“A film by Albert Pyun” is not an opening credit that fills us with confidence. In fact, it usually precedes ninety minutes of unwatchable pap. Pyun has faced much criticism throughout his career. However, what he lacks in storytelling he makes up for with his flair for imaginative action. Nemesis unashamedly clings to Pyun’s best attribute and is all the better for it.
It’s the year 2027. The hidden conflict between man and machine is on a knife edge. Machines have infiltrated the upper echelons of human hierarchy by covertly substituting key enemy figures with their own. Caught in the middle of the war is Los Angeles Police Department agent Alex Raine (Olivier Gruner).
Technology has advanced to such a level that even the most serious of injuries can be repaired with robotics. Replacement surgery for limbs and organs are commonplace. With each passing assignment, Alex Raine puts his body on the line, to the point where he often finds himself in need of this wondrous new surgery. So with Alex gradually becoming more machine than man, which side of the conflict does he belong to? At what point does he cease to be human? Is this replacement surgery taking away his soul? Does humanity have the right to deny life to its greatest creation?
These are all interesting questions which open up possibilities for a fascinating, complex story. However, Albert Pyun is not interested in storytelling. He’s only interested in filling each minute of screen time with as many cool things as possible. The very definition of style over substance. Now, in most cases that would normally be a huge criticism, but the fact is once the action gets underway, you’ll find that you don’t really care. So intense and original are the gunfights, it becomes clear that the story only exists to provide a link between each stunning set piece.
Luckily, it doesn’t take long for Nemesis to shift into a high gear. Within the opening minutes the first gunshots are fired and the unrelenting pace is set, hardly ever losing momentum. There are a number of hugely entertaining, if tactically iffy, gunfights throughout. Overly enthusiastic stunt performers are par for the course for most action movies, but there are some truly innovative stunts here. One scene in particular involves an ingenious escape from a multi-storey building using only an automatic firearm with seemingly infinite ammunition. Similar scenes can be found in later films such as The Matrix. With that in mind, it’s hard to deny the influence that Nemesis has had on the genre, yet it has never received its rightful credit, possibly due to its B movie status.
The most obvious flaws that hold Nemesis back are the acting and the writing. It’s typical B movie fare with an overwhelming sense of the actors just doing a job to pay the bills. In defence of the actors, though, it’s hard to portray characters that are so badly written. It was an unusual casting choice to put Olivier Gruner, a world class kick boxer, in a role so bereft of actual fighting. Certainly, it was a gamble and it nearly paid off. Gruner proves to be excellent at all things action, but appears uncomfortable when delivering more than a few lines of dialogue. The supporting cast include Brion James, Tim Thomerson, Cary-Hiroyuki Tagawa and Deborah Shelton to name a few. All are capable actors and they all perform adequately with what little they are given, it’s just unfortunate that they are not given enough content to be able to fully flesh out their characters. It’s a shame because the action would have been even more effective if we cared about the characters involved.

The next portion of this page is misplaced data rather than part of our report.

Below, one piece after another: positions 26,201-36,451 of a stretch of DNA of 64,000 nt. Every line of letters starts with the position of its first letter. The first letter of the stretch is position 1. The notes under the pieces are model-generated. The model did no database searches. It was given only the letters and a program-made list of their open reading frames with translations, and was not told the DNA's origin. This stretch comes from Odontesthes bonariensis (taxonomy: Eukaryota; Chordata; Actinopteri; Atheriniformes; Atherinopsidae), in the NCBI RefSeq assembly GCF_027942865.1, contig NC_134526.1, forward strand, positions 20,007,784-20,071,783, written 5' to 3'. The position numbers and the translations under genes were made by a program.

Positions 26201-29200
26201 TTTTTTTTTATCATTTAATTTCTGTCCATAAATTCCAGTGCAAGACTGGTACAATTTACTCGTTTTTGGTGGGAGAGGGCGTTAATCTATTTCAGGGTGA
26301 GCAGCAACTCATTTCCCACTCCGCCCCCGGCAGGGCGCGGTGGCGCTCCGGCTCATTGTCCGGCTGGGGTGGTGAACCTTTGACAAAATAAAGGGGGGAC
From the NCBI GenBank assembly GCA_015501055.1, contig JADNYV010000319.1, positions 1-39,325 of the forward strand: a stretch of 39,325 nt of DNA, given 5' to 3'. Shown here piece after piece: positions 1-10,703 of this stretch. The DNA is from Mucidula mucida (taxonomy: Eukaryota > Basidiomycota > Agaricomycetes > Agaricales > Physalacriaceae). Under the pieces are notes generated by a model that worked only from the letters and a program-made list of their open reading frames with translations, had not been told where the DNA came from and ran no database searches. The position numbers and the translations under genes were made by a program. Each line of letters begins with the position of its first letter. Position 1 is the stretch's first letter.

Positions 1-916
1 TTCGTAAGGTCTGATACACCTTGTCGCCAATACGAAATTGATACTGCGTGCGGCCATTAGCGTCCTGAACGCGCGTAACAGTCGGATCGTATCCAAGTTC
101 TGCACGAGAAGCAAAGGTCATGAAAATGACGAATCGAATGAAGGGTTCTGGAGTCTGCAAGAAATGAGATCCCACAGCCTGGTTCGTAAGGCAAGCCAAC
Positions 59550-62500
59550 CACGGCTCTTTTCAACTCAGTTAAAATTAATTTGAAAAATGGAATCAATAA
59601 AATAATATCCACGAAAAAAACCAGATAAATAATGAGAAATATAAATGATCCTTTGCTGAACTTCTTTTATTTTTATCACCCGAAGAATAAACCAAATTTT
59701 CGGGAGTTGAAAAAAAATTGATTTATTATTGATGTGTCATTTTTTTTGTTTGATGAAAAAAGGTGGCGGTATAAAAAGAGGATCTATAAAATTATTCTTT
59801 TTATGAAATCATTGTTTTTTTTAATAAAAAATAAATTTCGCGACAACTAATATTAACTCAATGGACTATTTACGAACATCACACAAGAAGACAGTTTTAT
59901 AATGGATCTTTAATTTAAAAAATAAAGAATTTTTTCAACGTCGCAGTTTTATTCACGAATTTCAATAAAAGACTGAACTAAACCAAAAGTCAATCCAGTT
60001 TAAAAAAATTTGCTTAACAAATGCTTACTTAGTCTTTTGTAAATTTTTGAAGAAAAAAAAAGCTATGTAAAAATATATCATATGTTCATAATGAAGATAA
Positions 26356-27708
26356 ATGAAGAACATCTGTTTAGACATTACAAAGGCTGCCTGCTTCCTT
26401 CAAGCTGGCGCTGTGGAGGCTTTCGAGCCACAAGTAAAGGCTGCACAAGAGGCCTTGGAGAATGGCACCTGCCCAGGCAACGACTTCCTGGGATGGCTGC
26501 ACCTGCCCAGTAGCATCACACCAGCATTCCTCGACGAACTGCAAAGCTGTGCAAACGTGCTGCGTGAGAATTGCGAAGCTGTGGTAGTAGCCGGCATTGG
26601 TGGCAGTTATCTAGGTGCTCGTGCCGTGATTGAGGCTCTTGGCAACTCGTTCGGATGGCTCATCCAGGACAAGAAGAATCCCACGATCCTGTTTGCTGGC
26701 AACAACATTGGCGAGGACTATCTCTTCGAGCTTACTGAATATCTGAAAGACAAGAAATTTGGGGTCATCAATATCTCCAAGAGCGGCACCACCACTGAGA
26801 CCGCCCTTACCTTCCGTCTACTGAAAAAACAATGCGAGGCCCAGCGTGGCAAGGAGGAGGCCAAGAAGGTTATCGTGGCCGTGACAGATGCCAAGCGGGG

Amongst the explosions, the hammy acting and the unintentionally hilarious dialogue, there are some genuinely intriguing aspects of Nemesis. The depiction of a future where humans rely more and more on machines rings true to a certain extent. A future referred to in the film as “the information age” is eerily reminiscent of today’s online focused society. Perhaps this was remarkable foresight for a film that was released over twenty years ago, but considering the lack of focus on anything but over-the-top entertainment, it seems more likely to be a happy accident than clairvoyance.
Science fiction motion pictures tend to depend heavily on visual effects. Unusually for a B movie, they are of a high quality here. It’s hardly surprising that the visual effects are as impressive as they are, seeing as Gene Warren is responsible for them. Not only was Warren part of the visual effects team that won an Academy award for their ground-breaking work on Terminator 2, he had also won the same award for The Time Machine way back in 1960. So the quality of the visual effects for “Nemesis” were never in doubt, despite the small budget. Granted, they may not look as fresh nowadays, but for the time they were very impressive.
There are exciting ideas aplenty here. Ideas that have, admittedly, been explored deeper and put to better use elsewhere. But Nemesis is all about the spectacle. Not so much “high concept” as it is “high adrenaline”. With a different director at the helm this could have been a slow-burning sci-fi epic of Philip K. Dick proportions, but would it have been as outrageously exciting? Well, that’s for you to decide.
It’s far from perfect. It’s not for everyone. At times it’s nonsensical and downright silly, but if you are prepared to suspend disbelief and if you enjoy mindless entertainment, then you won’t be disappointed.